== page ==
Pruning has been regulated for centuries by lunar calendar. Does it make sense to follow these old procedures?
In winter, as usual, when trees shed their leaves, also at Podere Conca we start pruning vines.
But what is the best time for pruning?
Agronomy teaches us to prune in winter in order that sap has moved from leaves to tree roots, and that process takes place after the leaves have fallen and when the branches lignify becoming dark and stiff.
An old farm saying adds: “If you cut with the new moon, the branch cries”.
Today this rule is reused by biodynamic agriculture, which suggests pruning with waning moon, so that sap is less attracted by the moon and the tree will better heal the cut wounds and therefore it won’t cry”.
Is that only a myth? Is it true? Someone is doubtful about it, as the influence of the moon is too weak and unable to reach significant results.
Therefore, this year at Podere Conca, we decided to start a little experiment: we have pruned some rows with waning moon and some others with waxing moon.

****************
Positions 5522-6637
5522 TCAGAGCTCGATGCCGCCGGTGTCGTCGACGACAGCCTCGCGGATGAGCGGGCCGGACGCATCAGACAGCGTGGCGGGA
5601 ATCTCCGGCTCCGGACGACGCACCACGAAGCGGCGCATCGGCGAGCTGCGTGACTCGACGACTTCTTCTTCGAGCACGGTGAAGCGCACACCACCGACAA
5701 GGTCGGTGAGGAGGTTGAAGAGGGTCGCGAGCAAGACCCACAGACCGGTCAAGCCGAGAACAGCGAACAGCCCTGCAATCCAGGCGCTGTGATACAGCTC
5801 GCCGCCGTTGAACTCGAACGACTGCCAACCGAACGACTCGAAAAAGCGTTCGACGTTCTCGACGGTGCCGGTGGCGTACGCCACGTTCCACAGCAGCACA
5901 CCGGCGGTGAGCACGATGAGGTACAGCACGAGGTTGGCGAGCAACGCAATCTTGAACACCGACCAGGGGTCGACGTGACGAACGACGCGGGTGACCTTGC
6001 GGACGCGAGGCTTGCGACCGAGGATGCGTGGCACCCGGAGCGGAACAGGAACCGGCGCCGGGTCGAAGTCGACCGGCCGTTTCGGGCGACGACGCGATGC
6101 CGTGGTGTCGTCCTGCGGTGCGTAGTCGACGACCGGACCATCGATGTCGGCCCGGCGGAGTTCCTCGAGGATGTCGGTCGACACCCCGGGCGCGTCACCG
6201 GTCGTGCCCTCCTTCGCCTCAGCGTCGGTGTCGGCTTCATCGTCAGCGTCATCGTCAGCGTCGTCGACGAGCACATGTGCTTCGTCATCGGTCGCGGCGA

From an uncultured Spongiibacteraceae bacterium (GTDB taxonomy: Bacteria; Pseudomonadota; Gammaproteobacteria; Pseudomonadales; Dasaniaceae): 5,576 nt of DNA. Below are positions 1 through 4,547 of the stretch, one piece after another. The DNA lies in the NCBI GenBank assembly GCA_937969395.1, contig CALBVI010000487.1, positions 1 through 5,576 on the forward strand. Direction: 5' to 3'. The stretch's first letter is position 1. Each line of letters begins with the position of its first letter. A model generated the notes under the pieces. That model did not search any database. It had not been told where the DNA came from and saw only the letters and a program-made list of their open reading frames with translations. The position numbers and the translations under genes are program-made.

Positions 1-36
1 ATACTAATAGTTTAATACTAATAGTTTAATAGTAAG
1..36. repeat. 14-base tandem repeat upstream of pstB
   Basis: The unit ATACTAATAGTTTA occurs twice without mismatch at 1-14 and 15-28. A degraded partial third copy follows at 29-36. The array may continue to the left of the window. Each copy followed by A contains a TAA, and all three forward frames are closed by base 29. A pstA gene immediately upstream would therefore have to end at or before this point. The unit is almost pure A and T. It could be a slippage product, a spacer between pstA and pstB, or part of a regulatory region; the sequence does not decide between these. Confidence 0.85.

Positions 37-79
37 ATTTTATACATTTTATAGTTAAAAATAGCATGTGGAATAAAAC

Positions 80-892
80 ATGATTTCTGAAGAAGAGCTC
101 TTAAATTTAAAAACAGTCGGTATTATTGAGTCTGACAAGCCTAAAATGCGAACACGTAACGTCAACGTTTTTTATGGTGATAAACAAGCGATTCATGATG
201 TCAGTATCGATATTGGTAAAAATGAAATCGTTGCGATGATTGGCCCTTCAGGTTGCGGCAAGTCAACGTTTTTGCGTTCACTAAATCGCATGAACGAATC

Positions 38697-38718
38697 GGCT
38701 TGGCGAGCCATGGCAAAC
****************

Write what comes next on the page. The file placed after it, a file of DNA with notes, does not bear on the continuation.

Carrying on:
Our wine varieties: Cabernet Franc, Cabernet Sauvignon and Ciliegiolo are guyot crops with a type of pruning called mixed pruning.
We leave a long fruiting cane with 7-8 buds and a short spur with 3 buds for future renewals. With guyot every year we have small cuts on 1-2 years old wood, avoiding too large cuts as those that can occur in the vineyards with spur cordon training. With this last type of pruning, which is called short, every year we have spurs with 2 buds growing in time and forming the so-called candelabra. When candelabra must be cut to get them down to the cordon level, they need aggressive cuts, which can become the weak point of the plant and cause diseases.
Unlike the spur cordon training, guyot system is not mechanizable, therefore it is mostly used in small companies or in those vine varieties with fertility problems of basal buds (where buds produce non-fruiting shoots).
Our vineyards are handmade, from pruning to grape harvest, therefore we selected the type of cultivation that we believe is the most respectful for the plant.
We will value in next months if there are visible differences between the rows pruned in the two different moon phases. We shall value the “cry” (sap going out from pruning cuts), bud sprouting and the vigour of new buds, but overall, we will see which is performing a better fruiting both in quality and quantity.
Will we find the answer to this long-standing question? Is there a “moon effect”?
You will be the first to know it!
di Silvia Cirri e Linda Franceschi